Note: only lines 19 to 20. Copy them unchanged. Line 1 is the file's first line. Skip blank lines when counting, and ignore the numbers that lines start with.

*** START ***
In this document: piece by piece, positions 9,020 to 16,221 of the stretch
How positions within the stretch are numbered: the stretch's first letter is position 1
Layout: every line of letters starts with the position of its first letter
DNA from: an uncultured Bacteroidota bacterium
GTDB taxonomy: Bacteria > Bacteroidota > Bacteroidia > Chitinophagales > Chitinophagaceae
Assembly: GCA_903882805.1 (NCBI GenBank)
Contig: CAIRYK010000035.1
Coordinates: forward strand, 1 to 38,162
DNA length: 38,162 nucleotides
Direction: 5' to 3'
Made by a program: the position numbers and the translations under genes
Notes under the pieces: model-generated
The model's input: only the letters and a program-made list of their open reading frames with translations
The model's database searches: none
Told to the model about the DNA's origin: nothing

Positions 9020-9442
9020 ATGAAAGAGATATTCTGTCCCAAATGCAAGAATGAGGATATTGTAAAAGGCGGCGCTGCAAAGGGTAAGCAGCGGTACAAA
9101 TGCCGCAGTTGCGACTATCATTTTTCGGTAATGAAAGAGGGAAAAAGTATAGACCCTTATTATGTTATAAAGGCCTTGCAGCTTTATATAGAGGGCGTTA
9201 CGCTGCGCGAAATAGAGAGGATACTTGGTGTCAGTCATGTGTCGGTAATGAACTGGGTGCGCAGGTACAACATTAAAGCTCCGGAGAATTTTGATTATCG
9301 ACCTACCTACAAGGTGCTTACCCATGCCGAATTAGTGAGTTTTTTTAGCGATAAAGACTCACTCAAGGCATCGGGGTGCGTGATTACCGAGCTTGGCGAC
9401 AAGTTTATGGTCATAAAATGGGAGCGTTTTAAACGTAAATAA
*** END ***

9201 CGCTGCGCGAAATAGAGAGGATACTTGGTGTCAGTCATGTGTCGGTAATGAACTGGGTGCGCAGGTACAACATTAAAGCTCCGGAGAATTTTGATTATCG
9301 ACCTACCTACAAGGTGCTTACCCATGCCGAATTAGTGAGTTTTTTTAGCGATAAAGACTCACTCAAGGCATCGGGGTGCGTGATTACCGAGCTTGGCGAC